Nashville, TN (PRWEB) June 29, 2005
If Anne Richardson Williams were to offer a prayer on Independence Day, she might focus on personal spiritual freedom. Specifically, that everyone feel Âthe true freedom to love ourselves as we would want to be loved, accept ourselves as we would want to be accepted, forgive ourselves as we would want to be forgiven.Â
The Nashville artist and author (ÂUnconventional Means,Â June 2005, Pearlsong Press) will discuss such freedom on MondayÂs ÂHealth At Every SizeÂ show on Radio Free Nashville. The half-hour show will air at 10:30 a.m. on the low-power fm community radio station WRFN 98.9 in Pasquo, Tenn. (a suburb of Nashville). The show is also streamed live over the Internet at http://www.radiofreenashville.org.
ÂSounds so trite, but itÂs so hard to do,Â Williams says of the process of freeing oneself from shame, fear, and self-criticism that can cripple well-being and interfere with personal connections to the divine. ÂImagine what it would be like to temper ourselves in a loving spiritual flame that pure.Â
The ÂHealth At Every SizeÂ show, hosted by clinical and consulting psychologist Peggy Elam, Ph.D., presents a holistic, non-weight-loss approach to health and well-being that celebrates natural diversity in body size. During the Fourth of July show, Dr. Elam will discuss with Williams ways listeners can increase awareness and appreciation of what Dr. Elam calls Âyour really big self -- the you thatÂs bigger than the physical.Â
Williams has walked her talk, as her recently published memoir attests. As a teenager shattered by family tragedy, she eventually found solace in Nevil ShuteÂs novel, ÂA Town Like Alice.Â His heroineÂs passage through the tribulations of war to find love and a new home modeled after the town of Alice Springs, Australia, gave teenage Anne hope that Âthere is something on the other side of the terrible thingsÂ for her, too.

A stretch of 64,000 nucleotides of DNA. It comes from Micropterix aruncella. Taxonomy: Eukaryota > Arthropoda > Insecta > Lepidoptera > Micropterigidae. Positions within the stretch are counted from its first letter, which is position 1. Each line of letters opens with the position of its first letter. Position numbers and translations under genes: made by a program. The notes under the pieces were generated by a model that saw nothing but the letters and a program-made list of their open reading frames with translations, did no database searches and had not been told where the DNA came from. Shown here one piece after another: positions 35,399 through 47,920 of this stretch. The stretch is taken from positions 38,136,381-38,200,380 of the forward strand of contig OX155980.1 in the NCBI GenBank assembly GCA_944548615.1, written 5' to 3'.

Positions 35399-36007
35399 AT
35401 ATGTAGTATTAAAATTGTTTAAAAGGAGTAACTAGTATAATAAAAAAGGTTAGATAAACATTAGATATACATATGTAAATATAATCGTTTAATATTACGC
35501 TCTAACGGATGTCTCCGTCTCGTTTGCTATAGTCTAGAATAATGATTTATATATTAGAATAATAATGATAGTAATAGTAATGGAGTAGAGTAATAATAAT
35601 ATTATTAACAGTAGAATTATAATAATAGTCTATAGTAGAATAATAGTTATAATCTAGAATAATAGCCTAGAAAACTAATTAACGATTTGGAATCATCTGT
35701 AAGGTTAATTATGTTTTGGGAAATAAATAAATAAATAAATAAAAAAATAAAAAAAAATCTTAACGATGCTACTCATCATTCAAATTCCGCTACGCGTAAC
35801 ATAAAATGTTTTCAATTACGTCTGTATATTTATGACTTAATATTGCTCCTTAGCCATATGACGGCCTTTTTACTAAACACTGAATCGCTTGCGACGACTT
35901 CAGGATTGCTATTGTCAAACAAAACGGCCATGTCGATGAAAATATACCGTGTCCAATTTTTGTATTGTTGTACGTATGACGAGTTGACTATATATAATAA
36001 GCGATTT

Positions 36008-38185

While reading a book about AustraliaÂs Aboriginal people decades later, a photograph of Aboriginal elder Lorraine Mafi-Williams mesmerized middle-aged Anne. She felt an immediate kinship, even though others found it ridiculous that an upper-middle-class Southern white woman and an Aboriginal elder could share more than a common last name.
When Williams finally set out for Australia, she added to her desire to see Alice Springs the dream of also meeting Lorraine. But with no address, no phone number, no conventional way to get in touch with an Aboriginal woman, Williams had to rely on unconventional means Â- dreams, visions, meditation and intuition Â- to guide her halfway across the world to find the woman whose ancient stories would help heal her.
Information on the show and on the ÂHealth At Every SizeÂ approach to well-being can be found at http://www.healthateverysize.info. ÂUnconventional MeansÂ is available through online and offline bookstores and the Pearlsong Press Web site (http://www.pearlsong.com).
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